5 Free PDF Converters for Windows Users

Wouldn’t it be great if Windows comes with its own PDF converter? Unfortuately, it does not. With PDF being one of the preferred ways of protecting and sending documentation to others, we need a way to convert any document format into PDF. In case you are searching for such tool, here are five of the best free PDF converters for Windows users:

1. PrimoPDF

PrimoPDF (featured in our 2007 Best 101 Free Computer Software For Your Daily Use) is a Windows-only PDF Creator that provides many features for you to make any kind of documentation into a PDF. As with many PDF Creators, when you have a file that you need to PDF, you go to Print option, and PrimoPDF will be listed.


After you hit the Print button, you are given five options that you can choose from: Screen, eBook, Print, Prepress, and Custom. One thing that I like is that it gives a quick and useful description of the five PDF-creation options. It was also nice that they put them in chronological order from which option is best for smallest file to the biggest file.


The Custom option allows you to create a profile where you can customize the PDF settings to the way you prefer. In Document Properties, you are able to enter a title, description, and keywords for your new PDF. I am thinking that keywords is an option if you choose the Screen or eBook options.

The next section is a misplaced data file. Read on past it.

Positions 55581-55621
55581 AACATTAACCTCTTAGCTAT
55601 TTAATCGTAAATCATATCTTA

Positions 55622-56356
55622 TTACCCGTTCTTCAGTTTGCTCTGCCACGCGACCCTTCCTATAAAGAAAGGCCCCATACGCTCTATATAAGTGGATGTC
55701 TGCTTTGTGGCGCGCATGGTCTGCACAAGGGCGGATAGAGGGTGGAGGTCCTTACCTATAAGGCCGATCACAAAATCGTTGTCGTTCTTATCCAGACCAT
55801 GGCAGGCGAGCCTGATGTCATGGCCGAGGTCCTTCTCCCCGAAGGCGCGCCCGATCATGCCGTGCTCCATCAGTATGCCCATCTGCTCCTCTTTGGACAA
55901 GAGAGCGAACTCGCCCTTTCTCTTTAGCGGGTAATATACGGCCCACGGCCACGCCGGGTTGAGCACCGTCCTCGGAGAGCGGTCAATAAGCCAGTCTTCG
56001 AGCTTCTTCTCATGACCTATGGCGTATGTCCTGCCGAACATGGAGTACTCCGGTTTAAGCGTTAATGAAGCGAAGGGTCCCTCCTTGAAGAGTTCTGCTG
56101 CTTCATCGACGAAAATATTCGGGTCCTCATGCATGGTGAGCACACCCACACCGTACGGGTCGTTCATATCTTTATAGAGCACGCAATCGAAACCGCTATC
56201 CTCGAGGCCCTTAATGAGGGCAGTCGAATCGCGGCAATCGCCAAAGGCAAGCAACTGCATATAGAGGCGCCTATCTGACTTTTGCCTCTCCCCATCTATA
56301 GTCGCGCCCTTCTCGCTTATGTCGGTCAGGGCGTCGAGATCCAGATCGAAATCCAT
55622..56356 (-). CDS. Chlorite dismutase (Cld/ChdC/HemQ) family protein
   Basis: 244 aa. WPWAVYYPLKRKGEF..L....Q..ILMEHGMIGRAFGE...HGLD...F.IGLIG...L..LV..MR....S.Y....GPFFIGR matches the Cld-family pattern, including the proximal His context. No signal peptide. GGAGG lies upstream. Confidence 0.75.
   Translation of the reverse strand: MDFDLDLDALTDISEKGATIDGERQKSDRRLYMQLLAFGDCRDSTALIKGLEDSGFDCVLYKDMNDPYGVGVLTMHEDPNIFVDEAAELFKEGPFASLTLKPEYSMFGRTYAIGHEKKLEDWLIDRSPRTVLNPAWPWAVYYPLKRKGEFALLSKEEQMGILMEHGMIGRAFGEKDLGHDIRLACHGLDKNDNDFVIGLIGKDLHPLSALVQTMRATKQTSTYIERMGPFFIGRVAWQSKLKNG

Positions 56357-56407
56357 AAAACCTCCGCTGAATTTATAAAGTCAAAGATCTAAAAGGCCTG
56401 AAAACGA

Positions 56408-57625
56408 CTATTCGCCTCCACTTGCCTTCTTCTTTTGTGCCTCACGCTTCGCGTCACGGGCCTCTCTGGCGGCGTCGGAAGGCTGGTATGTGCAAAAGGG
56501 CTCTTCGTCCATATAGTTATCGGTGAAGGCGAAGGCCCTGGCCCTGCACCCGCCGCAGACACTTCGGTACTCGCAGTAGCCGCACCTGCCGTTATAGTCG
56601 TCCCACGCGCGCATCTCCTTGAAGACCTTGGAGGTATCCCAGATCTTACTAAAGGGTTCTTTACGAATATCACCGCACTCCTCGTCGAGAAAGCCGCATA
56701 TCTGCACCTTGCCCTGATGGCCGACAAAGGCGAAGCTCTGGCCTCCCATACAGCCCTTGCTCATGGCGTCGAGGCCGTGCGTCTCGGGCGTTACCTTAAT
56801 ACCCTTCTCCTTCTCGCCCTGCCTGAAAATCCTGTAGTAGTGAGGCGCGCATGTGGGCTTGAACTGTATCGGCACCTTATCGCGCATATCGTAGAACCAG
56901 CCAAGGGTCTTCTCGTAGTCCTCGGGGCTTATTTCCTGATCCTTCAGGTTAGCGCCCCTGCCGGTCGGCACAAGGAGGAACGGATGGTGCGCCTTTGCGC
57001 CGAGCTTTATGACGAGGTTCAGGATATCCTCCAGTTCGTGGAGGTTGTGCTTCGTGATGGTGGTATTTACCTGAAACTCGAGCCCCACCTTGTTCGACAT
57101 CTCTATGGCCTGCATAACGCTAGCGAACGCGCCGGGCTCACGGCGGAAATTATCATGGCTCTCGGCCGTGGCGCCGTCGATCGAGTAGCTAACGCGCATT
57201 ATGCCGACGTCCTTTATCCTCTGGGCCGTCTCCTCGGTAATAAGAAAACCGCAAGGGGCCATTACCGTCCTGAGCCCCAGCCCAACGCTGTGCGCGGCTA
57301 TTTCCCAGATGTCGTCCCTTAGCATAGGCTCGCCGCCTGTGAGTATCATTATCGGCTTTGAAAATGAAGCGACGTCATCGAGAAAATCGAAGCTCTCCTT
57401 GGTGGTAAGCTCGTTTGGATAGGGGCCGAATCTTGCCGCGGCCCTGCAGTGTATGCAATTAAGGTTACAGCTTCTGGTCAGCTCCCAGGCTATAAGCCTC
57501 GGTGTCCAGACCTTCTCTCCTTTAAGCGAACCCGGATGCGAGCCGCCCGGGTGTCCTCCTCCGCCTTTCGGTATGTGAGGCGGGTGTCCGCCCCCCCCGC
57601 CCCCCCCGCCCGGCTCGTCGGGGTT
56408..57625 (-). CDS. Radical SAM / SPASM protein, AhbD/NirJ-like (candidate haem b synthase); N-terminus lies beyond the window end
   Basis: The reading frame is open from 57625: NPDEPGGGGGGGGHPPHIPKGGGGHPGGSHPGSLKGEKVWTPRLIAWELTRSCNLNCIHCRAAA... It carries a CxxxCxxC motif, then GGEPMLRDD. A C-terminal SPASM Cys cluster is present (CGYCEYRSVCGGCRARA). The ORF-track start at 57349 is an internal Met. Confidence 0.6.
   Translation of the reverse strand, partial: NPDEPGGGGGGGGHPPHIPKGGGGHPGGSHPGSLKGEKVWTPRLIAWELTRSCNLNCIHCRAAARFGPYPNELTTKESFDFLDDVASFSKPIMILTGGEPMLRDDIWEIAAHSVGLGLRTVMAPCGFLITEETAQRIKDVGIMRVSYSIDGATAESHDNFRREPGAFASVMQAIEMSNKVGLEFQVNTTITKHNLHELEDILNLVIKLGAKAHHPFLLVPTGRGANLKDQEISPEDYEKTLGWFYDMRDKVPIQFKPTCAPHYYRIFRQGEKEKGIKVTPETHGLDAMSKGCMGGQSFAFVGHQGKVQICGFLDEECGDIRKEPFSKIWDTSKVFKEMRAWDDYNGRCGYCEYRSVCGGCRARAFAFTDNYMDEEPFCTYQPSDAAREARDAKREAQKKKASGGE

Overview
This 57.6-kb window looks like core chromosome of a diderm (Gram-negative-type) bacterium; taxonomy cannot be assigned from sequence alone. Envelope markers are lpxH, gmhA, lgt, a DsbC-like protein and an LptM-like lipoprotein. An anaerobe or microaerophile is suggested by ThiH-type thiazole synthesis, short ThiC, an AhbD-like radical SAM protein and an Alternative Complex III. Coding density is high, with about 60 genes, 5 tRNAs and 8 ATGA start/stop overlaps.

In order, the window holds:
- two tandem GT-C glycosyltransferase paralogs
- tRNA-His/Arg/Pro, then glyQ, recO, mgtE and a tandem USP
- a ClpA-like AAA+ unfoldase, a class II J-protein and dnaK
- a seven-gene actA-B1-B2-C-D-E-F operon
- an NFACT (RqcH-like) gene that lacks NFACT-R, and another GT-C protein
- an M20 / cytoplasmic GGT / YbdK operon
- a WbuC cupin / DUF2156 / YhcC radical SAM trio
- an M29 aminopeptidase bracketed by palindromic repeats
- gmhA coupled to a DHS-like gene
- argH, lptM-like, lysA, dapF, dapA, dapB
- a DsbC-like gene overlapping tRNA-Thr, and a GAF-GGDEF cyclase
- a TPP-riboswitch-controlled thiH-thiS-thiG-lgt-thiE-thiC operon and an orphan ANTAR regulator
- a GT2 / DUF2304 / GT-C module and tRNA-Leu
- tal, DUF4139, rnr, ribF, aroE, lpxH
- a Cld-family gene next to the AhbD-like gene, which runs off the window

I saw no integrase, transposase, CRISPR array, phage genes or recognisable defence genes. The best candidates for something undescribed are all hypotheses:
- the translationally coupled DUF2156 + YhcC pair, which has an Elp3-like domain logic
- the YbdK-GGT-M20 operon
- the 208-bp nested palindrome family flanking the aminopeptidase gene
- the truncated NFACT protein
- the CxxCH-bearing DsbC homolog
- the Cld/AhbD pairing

Another great feature of PrimoPDF is the levels of PDF security that you are given. You can have password protection for viewing and modifying the PDF. If you password protect the modification part, then you can even get to granular level of what kind of printing is allowed and what changes.


Overall, PrimoPDF provides flexibility and tons of features that make it a great PDF creator.

2. PDF995


PDF995 is a PDF Creator that is very easy to use, but is supported by ads, which can be a bit much. It is also Windows only. The PDF995 printer driver and converter are separated in two EXE files. Having to download and install two different EXE files is a little tedious. It would be easier if it were in one zip file. You are given a notification after installing one of the files that lets you know that in order for the PDF creator to work, you need to install the second file. Like PrimoPDF, PDF995 is very easy to use because you just go to your Print options, and it’s there. The only frustrating thing is that the free version has a lot of ads, which I guess is the way they are able to keep the tool free. If you want to remove the ads, then you can pay to upgrade.